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Residents want Ngulia people a sub-tribe of the Kamba classified as minority and marginalised 

A  section of residents in Makueni want the Ngulia people, a sub tribe of the Kamba community to be classified as a minority and a marginalised ethnic group in the county.

The  residents  said  the Ngulia, living  mainly  in  Kibwezi, meet the constitutional threshold of a minority and marginalised  ethnic group in the country.

Nationally, there  are  21  marginalised  ethnic minorities. They  include  the Konso,Isaak, Njemps, Waat,Galjeel, Dasenach, Nubi, Walwana, Sakuye,Ilchamus and Nubi.

Others are Leysan, Galla, Gosha, Burji, Rendile, Basuba, Orma, Borana, Swahili, Gabra and Taveta.

Speaking  during a public education forum on minority and marginalised ethnic groups and communities by the National Gender and Equality Commission (NGEC) at Wote Technical Institute on Thursday, County Social Development Officer Daniel Mulonzi said the Ngulia people due to their distinct culture had been isolated from the social and economic life of the dominant Kambas in Kibwezi.

“The  Ngulia people are an indigenous community living near Chyulu hills who have retained their traditional lifestyle as a hunter and gatherer economy and rarely participate in the social economic activities of the dominant group,” said Mulonzi.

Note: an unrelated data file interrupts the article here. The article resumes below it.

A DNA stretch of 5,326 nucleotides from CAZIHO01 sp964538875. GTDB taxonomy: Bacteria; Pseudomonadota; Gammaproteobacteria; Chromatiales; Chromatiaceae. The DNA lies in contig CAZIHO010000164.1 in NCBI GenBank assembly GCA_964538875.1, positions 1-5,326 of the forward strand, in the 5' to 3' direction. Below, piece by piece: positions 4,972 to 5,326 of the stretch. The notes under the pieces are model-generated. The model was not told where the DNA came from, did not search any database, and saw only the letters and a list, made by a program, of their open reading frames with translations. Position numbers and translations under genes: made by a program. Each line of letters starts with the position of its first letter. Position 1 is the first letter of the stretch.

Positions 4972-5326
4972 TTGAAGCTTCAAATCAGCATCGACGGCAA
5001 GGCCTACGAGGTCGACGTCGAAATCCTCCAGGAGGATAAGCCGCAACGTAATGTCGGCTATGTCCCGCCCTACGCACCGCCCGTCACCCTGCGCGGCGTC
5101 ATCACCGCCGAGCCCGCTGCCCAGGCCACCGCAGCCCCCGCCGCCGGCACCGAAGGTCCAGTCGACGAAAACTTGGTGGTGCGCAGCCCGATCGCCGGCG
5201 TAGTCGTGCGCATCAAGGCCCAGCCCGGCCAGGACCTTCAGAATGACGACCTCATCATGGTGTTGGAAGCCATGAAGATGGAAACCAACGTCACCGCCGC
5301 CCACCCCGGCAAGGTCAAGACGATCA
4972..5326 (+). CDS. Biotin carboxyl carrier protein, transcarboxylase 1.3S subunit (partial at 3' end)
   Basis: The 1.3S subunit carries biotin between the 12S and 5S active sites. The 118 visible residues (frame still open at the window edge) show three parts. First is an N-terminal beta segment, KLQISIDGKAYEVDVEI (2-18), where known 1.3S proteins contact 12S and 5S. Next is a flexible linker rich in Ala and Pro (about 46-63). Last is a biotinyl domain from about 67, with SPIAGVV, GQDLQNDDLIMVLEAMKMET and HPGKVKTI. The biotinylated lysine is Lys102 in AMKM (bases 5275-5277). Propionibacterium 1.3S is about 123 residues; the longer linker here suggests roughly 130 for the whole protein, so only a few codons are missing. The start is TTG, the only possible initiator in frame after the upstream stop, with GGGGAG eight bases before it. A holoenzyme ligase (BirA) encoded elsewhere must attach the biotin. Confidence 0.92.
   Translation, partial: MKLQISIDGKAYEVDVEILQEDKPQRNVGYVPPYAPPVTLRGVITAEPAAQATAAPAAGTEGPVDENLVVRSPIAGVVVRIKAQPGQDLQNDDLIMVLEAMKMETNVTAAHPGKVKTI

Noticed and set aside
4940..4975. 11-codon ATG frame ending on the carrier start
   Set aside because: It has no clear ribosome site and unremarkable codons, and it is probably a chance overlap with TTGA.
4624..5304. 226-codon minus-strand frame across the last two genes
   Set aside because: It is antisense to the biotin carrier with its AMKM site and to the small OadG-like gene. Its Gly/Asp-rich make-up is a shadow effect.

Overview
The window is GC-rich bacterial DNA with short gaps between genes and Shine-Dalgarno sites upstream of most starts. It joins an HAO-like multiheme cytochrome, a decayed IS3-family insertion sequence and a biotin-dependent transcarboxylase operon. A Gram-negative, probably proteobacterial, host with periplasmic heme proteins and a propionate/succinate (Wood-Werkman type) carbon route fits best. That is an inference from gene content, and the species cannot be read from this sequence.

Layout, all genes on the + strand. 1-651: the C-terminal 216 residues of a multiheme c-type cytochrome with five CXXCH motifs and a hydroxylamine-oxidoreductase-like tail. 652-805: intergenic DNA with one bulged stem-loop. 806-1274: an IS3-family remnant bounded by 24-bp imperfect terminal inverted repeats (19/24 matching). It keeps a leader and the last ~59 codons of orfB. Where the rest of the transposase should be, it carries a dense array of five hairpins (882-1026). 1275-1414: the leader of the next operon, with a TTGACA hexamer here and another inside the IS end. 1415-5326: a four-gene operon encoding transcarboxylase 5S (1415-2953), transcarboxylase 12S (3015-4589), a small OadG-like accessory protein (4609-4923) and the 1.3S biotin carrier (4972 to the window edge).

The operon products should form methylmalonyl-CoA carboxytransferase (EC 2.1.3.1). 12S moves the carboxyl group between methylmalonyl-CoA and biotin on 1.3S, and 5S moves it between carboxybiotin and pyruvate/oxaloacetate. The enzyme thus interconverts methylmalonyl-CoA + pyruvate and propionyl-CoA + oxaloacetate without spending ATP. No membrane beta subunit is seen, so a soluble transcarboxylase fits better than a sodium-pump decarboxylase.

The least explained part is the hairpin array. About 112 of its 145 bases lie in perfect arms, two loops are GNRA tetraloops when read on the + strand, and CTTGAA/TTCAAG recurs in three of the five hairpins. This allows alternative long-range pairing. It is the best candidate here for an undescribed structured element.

He said due to the historical injustices and harsh environmental conditions the Ngulia people are poor, with low levels of illiteracy and have limited access to government services.

“The Ngulias were evicted from Chyulu hills and now live along the rivers in the region and therefore qualify to be a minority and marginalised ethnic group,” added Mulonzi.

The  former Makueni MP, Peter Maundu echoed the sentiments, saying the Ngulia had preserved their traditional way of life without being assimilated into the culture of the immigrants.

The  Head of the Minority and Marginalised Division at NGEC, Carolyn Munyua  speaking at the same forum said there was need for the national and county governments to initiate programmes targeting the Ngulia especially in health and education sectors.

“The governments should also uphold affirmative action in public service and community leadership,” said Ms. Munyua.

The  Ngulia people form the majority of land squatters in Kibwezi and live under squalor conditions.

According to Lindblom and Hobleys Book, The  Akamba of British East Africa, the Ngulia were the native Kamba of Kikumbukyu and had lived there before 1836.

In 1836, due to a great famine some migrated southwest and settled between Taveta and Lake Jipe, later moving to Tanzania in Musi valley, Usambara and Maramba regions.

However, a majority remained in Kikumbukyu from north of River Kiboko, to Tsavo in the south and westwards to Chyulu ranges.

The coming and the settlement of the missionaries in Kibwezi between the late 1890’s and early 1900’s spelt doom for the Ngulia people.

They were evicted from their native land to create space for the white settlers, wild life conservation, and hunting grounds.

Creation  of  the Tsavo West National Park led to the eviction of the Ngulia from Tsavo river through Mzima Springs up to Mtito Andei while creation of the Chyulu National Reserve in the 1980’s led to the massive eviction of the people leading to loss of property and lives.

By  Roselyne  Kavoo

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